Children and teens who succumb to snobbery can lose out on the character traits and values that are really important in life. Snobbery weakens a person’s character as it causes them to look at outside factors such as money, possessions, or physical appearance to define who they are. If these outside factors fail, snobs have no core values to fall back on to sustain them.
Dealing with Snobs
Sometimes children lean towards snobbery due to their circle of friends at school. They may not know how to handle this behavior and just go with the flow. If you don’t want your kids to develop snobby habits, you’ll need to help them deal with this behavior in an age-appropriate way. Here are some possible choices:
- Have your kids avoid the snob(s) altogether and look for friendships that are more inclusive
- Tell your children to talk to the snob and explain how his or her behavior is unacceptable to them. In some cases, a snobby child may not realize that his or her behavior is offensive to others and your children may be helping him or her by pointing this out.
- Your kids can choose to ignore snobbery, especially if it’s directed toward them. Explain to your kids that snobs can only affect them as much as your kids allow them to.
It’s only natural for children to make friends with others who have similar interests. If your boy loves to play sports, most of his friends may be sports lovers or members of local sports teams. Smart kids who love academics may gravitate towards other intellectual children. The trouble comes when these groups of children choose to exclude others due to their lack of abilities or skills. The same holds true for children who share the same religion, culture, or economic standing.
As a parent, you can help your kids avoid falling into the trap of elitism or snobbery by teaching them manners and developing their core values. Good manners and values supersede snobbery. Through manners, your kids will learn to treat everyone with kindness and respect rather than be selective. Manners and values give your children a foundation on which to build their lives. Their words and actions should reflect the values they are learning at home. If they have a strong foundation in this area, they will have the conviction to do what’s right, even when you’re not around.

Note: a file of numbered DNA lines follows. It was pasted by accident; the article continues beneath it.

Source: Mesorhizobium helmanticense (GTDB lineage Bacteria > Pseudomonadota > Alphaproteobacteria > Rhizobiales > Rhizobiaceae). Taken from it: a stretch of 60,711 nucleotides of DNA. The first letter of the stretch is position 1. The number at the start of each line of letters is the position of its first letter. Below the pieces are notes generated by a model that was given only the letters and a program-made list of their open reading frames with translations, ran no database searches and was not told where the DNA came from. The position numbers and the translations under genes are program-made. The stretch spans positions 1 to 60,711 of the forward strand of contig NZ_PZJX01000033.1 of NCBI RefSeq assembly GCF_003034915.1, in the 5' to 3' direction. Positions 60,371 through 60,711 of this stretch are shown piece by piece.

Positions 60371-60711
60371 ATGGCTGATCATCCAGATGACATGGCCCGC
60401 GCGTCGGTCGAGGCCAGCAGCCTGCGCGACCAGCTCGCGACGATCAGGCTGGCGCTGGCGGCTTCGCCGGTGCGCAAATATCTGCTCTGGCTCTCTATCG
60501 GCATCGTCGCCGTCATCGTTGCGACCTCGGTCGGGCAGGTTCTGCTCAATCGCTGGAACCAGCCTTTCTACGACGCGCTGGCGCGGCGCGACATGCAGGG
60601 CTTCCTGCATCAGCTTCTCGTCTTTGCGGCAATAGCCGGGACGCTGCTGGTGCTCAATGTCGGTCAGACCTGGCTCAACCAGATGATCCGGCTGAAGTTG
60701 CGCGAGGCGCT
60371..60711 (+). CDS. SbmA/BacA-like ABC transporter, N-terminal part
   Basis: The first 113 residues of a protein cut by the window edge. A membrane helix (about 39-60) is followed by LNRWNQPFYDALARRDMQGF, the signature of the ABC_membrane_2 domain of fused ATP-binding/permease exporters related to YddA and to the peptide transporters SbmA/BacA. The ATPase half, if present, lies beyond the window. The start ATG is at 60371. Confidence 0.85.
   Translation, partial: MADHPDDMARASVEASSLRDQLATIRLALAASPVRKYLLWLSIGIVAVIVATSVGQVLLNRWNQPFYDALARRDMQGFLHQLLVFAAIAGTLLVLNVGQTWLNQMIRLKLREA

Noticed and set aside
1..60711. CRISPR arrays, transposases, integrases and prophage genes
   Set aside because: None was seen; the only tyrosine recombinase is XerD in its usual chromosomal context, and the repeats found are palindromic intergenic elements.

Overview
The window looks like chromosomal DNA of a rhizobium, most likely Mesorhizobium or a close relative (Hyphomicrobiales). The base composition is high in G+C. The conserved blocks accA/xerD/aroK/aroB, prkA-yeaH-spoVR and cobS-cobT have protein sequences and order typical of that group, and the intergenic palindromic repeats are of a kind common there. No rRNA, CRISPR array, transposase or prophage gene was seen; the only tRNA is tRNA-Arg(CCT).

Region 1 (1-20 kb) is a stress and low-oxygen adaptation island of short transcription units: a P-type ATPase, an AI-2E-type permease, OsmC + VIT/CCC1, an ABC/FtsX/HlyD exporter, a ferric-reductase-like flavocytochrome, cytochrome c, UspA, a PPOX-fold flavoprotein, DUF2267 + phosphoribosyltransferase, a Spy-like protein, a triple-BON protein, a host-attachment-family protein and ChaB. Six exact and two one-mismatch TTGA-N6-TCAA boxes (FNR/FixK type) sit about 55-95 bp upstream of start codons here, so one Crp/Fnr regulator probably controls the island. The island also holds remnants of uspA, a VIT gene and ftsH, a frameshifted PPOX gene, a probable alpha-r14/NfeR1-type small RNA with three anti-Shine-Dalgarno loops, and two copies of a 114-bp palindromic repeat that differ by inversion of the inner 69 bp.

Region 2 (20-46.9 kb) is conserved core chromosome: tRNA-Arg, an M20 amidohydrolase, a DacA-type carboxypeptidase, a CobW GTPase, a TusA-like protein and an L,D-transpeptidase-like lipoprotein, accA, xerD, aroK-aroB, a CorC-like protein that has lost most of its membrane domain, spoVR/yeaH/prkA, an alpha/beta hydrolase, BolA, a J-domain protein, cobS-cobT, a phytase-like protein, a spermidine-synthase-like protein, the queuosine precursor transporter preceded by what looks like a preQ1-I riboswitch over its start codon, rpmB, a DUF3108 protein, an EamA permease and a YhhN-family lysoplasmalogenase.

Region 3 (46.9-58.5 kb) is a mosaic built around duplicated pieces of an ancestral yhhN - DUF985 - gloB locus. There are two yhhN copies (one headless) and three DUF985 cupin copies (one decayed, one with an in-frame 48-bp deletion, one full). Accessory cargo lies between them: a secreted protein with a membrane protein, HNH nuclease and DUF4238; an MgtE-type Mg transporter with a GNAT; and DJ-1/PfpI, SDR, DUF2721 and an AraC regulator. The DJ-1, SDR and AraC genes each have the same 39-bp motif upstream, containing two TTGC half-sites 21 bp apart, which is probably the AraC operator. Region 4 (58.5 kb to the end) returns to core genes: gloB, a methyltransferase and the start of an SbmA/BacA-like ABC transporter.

Once your children begin school, they will face new experiences and challenges they’ve never had before. Some of these experiences will be good and some may be bad. Snobbery, bullying and negative peer pressure are some of the negative aspects your children and teens may face in the school environment. If you have instilled good values in your child’s life, he or she will have a strong foundation to face these challenges. Even so, you should maintain a close relationship with your children to be a help and support to them throughout their childhood and adolescent years.
What’s the Goal?
As a parent, you want to see your children happy, healthy and capable of adjusting to the world around them. There’s so much for children to learn to accomplish this goal. You cannot protect your kids from all negative aspects of life, but you can equip them to handle difficulties by strengthening their character. Here are some real-world ways in which your kids can put the values they are learning into practice in their lives:
- Show kindness and respect to everyone, regardless of who they are or where they’re from
- Be honest and truthful in your dealings with others
- Be a good sport
- Respect the opinions of others
- Don’t criticize or humiliate others
- Acknowledge others’ accomplishments
- Never take advantage of others
- Stand up for your convictions and what’s right
- Be generous to those in need
- Do to other people what you would want them to do to you
Your child’s values will help him overcome snobbery and grow into a mature, responsible adult.